NATO Industrial Advisory Group (NIAG)
History and Recent Activities
The NATO Industrial Advisory Group (NIAG) was established in October 1968 to support the Conference of National Armaments Directors (CNAD) by facilitating cooperation between NATO and the Allies’ defence industries. The group, which meets three times a year, allows NATO to better account for the industrial viewpoint and to keep abreast of industrial technology developments that could be included in NATO’s work. Over time, the NIAG’s portfolio has expanded to provide support beyond the CNAD to other NATO bodies and organisations involved in capability development.
The NIAG fulfils its advisory function by conducting an annual programme of studies to support armament activities in the CNAD and other NATO bodies. These studies are carried out by NIAG Study Groups (SG), which are made up of industrial experts assigned by their respective companies through national NIAG delegations. Each study must be approved by the NADREPs prior to execution, and responsibility for delivery lays with each individual Study Group’s Management Team. At the conclusion of a study, the Study Group issues a final report along with oral briefings.
The last three years have been a busy time for the Alliance and the NIAG is no exception. Since October 2012, the NIAG has conducted studies on numerous topics vital to the Alliance, dealing with capability issues ranging from satellite communications to guided munitions. In 2013, the group approved a new NIAG Strategy for 2013-2017, building on the previous 2008-2012 strategy. Among other foci, the new strategy aims to support recent NATO members in aligning their industrial interests with NATO; to work for larger involvement with NATO’s partner nations; and to play an active role in Smart Defence and the Connected Forces Initiative.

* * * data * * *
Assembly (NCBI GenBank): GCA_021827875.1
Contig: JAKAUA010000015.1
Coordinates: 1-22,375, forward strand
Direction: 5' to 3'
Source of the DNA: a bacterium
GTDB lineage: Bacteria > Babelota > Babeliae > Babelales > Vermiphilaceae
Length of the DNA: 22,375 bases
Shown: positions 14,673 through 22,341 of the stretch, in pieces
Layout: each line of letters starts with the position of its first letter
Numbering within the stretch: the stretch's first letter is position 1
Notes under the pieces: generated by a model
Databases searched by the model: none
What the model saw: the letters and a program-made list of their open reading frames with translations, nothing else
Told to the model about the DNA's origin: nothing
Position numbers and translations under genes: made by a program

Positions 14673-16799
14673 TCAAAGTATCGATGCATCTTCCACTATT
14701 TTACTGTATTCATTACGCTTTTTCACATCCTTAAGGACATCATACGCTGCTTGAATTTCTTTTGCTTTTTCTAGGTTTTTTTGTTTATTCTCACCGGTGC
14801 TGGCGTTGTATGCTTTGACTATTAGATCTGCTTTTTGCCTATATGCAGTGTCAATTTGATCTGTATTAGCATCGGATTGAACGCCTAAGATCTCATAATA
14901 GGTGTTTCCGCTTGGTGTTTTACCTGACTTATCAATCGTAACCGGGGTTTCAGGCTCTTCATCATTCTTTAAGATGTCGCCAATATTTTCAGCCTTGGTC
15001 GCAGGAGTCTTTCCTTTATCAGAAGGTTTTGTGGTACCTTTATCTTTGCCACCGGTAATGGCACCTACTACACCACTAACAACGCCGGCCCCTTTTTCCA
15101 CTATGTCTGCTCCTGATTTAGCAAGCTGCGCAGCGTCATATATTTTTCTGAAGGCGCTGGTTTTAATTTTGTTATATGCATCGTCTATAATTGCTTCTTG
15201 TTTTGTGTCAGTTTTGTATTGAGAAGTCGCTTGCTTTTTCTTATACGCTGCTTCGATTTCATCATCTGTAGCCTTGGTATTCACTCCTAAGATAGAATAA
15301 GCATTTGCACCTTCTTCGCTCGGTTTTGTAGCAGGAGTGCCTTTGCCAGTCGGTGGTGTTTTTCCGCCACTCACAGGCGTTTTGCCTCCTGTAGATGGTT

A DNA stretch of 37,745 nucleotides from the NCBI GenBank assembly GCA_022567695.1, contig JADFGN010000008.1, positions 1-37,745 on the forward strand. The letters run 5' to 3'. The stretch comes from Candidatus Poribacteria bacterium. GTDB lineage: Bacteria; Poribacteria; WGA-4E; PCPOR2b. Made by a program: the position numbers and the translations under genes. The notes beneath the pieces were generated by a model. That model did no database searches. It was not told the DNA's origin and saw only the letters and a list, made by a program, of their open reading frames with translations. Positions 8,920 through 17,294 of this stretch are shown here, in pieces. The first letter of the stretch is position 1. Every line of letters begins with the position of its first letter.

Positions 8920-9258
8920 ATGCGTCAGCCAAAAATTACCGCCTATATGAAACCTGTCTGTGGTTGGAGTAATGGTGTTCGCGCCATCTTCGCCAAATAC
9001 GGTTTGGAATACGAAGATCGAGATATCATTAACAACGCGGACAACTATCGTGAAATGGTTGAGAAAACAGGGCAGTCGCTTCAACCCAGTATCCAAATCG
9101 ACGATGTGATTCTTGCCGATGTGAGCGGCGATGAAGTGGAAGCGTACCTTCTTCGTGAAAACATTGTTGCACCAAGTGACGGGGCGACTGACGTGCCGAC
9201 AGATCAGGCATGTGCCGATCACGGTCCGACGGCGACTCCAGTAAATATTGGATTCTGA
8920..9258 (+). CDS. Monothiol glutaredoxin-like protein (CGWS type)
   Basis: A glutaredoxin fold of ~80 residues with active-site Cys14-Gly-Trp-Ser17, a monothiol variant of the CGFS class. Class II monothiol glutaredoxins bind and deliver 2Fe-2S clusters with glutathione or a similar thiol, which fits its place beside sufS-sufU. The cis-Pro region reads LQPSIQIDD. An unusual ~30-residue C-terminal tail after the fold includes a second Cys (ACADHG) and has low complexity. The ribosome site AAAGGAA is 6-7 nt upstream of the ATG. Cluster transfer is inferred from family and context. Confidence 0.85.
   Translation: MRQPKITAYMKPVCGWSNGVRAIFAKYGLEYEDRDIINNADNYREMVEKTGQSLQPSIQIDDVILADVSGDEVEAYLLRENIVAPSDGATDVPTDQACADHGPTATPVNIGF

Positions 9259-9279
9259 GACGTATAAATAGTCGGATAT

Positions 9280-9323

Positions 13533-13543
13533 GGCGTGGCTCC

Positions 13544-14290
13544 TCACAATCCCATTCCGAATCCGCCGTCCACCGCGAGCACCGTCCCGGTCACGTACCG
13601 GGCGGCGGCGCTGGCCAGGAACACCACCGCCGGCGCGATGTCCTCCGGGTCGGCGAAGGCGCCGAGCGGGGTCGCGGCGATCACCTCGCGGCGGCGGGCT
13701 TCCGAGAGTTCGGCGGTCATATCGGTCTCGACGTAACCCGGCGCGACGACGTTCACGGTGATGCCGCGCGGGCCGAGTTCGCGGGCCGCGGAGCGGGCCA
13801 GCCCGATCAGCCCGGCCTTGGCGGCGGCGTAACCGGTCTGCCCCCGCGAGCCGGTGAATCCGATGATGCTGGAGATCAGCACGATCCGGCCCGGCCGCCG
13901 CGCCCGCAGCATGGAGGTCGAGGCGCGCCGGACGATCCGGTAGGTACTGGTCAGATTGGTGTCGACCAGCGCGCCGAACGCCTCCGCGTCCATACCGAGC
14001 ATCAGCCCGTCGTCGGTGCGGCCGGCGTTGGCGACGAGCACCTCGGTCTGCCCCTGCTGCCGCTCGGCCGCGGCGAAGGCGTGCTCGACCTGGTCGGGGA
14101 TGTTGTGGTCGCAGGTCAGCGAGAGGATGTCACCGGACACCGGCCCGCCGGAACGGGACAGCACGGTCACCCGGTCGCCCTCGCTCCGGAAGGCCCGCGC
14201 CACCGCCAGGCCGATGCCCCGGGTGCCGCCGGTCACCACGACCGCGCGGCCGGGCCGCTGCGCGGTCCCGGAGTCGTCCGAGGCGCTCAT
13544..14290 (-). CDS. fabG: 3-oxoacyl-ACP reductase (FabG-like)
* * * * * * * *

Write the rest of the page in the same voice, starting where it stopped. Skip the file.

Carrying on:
In response to emerging security challenges, the NIAG has also expanded the spectrum of companies involved to include cyber security and internet service providers who can provide critical insights on cyber threats and defence. This has been essential to the production of high-level reports such as “Private Sector Contribution to Cyber Defence Action Plan” and “Transatlantic Defence Technological and Industrial Cooperation.”
In total, 5 high-level advice studies and 28 technical studies have been completed by the NIAG since October 2012.
In addition to this prescribed output, in 2013 the NIAG took the initiative to present 11 unsolicited proposals on potential pre-feasibility and high-level advice studies for the future. The proposals were so well received by NATO communities that the approach has now been developed and streamlined to become part of the NIAG’s annual programme. This has allowed the group to identify an additional 19 topics in 2014, and 13 topics 2015, that it considers worth exploring the context of the Alliance’s effort to develop capabilities and stimulate cooperation through Smart Defence and Connected Forces Initiatives.
Despite this increased scope of activity, one of the main challenges facing the NIAG in the years ahead is that NATO funding for industrial cooperation is facing zero growth. This means a reduction in absolute terms for year-on-year NIAG funding. In this context, sustaining NIAG activities at the current pace remains a major challenge despite the introduction of video conferencing within study groups. In particular, the lack of funds tends to hit hardest in the participation of highly innovative industry experts from small and medium enterprises that are at the forefront of technological innovation today.